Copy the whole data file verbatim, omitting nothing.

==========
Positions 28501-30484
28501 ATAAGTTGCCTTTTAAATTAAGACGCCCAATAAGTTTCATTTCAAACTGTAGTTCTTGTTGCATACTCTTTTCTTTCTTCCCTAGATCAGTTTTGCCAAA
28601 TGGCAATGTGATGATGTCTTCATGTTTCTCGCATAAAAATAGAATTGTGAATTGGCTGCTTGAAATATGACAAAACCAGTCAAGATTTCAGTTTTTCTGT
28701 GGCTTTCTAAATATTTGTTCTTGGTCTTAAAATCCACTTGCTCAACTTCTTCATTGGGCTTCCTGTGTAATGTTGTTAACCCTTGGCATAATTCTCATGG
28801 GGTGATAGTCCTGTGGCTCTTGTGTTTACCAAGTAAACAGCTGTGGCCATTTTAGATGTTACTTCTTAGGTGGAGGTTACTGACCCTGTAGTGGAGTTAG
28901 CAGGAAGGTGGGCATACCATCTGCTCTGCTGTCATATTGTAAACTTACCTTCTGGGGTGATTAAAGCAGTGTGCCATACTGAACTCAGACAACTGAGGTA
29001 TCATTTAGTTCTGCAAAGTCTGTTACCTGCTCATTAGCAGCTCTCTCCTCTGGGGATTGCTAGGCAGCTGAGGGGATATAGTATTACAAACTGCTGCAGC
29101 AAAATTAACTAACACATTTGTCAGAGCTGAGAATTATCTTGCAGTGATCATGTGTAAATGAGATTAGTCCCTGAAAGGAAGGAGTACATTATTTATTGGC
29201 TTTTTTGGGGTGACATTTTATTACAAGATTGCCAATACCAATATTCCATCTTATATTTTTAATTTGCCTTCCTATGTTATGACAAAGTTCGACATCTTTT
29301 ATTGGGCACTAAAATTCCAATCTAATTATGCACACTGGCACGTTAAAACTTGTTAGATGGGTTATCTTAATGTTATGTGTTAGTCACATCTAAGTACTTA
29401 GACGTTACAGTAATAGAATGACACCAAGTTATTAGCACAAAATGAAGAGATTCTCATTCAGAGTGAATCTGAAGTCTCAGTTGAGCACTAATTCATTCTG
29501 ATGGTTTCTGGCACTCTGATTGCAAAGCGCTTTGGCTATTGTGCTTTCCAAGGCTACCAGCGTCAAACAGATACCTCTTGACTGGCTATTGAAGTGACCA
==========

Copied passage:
Positions 28501-30484
28501 ATAAGTTGCCTTTTAAATTAAGACGCCCAATAAGTTTCATTTCAAACTGTAGTTCTTGTTGCATACTCTTTTCTTTCTTCCCTAGATCAGTTTTGCCAAA
28601 TGGCAATGTGATGATGTCTTCATGTTTCTCGCATAAAAATAGAATTGTGAATTGGCTGCTTGAAATATGACAAAACCAGTCAAGATTTCAGTTTTTCTGT
28701 GGCTTTCTAAATATTTGTTCTTGGTCTTAAAATCCACTTGCTCAACTTCTTCATTGGGCTTCCTGTGTAATGTTGTTAACCCTTGGCATAATTCTCATGG
28801 GGTGATAGTCCTGTGGCTCTTGTGTTTACCAAGTAAACAGCTGTGGCCATTTTAGATGTTACTTCTTAGGTGGAGGTTACTGACCCTGTAGTGGAGTTAG
28901 CAGGAAGGTGGGCATACCATCTGCTCTGCTGTCATATTGTAAACTTACCTTCTGGGGTGATTAAAGCAGTGTGCCATACTGAACTCAGACAACTGAGGTA
29001 TCATTTAGTTCTGCAAAGTCTGTTACCTGCTCATTAGCAGCTCTCTCCTCTGGGGATTGCTAGGCAGCTGAGGGGATATAGTATTACAAACTGCTGCAGC
29101 AAAATTAACTAACACATTTGTCAGAGCTGAGAATTATCTTGCAGTGATCATGTGTAAATGAGATTAGTCCCTGAAAGGAAGGAGTACATTATTTATTGGC
29201 TTTTTTGGGGTGACATTTTATTACAAGATTGCCAATACCAATATTCCATCTTATATTTTTAATTTGCCTTCCTATGTTATGACAAAGTTCGACATCTTTT
29301 ATTGGGCACTAAAATTCCAATCTAATTATGCACACTGGCACGTTAAAACTTGTTAGATGGGTTATCTTAATGTTATGTGTTAGTCACATCTAAGTACTTA
29401 GACGTTACAGTAATAGAATGACACCAAGTTATTAGCACAAAATGAAGAGATTCTCATTCAGAGTGAATCTGAAGTCTCAGTTGAGCACTAATTCATTCTG
29501 ATGGTTTCTGGCACTCTGATTGCAAAGCGCTTTGGCTATTGTGCTTTCCAAGGCTACCAGCGTCAAACAGATACCTCTTGACTGGCTATTGAAGTGACCA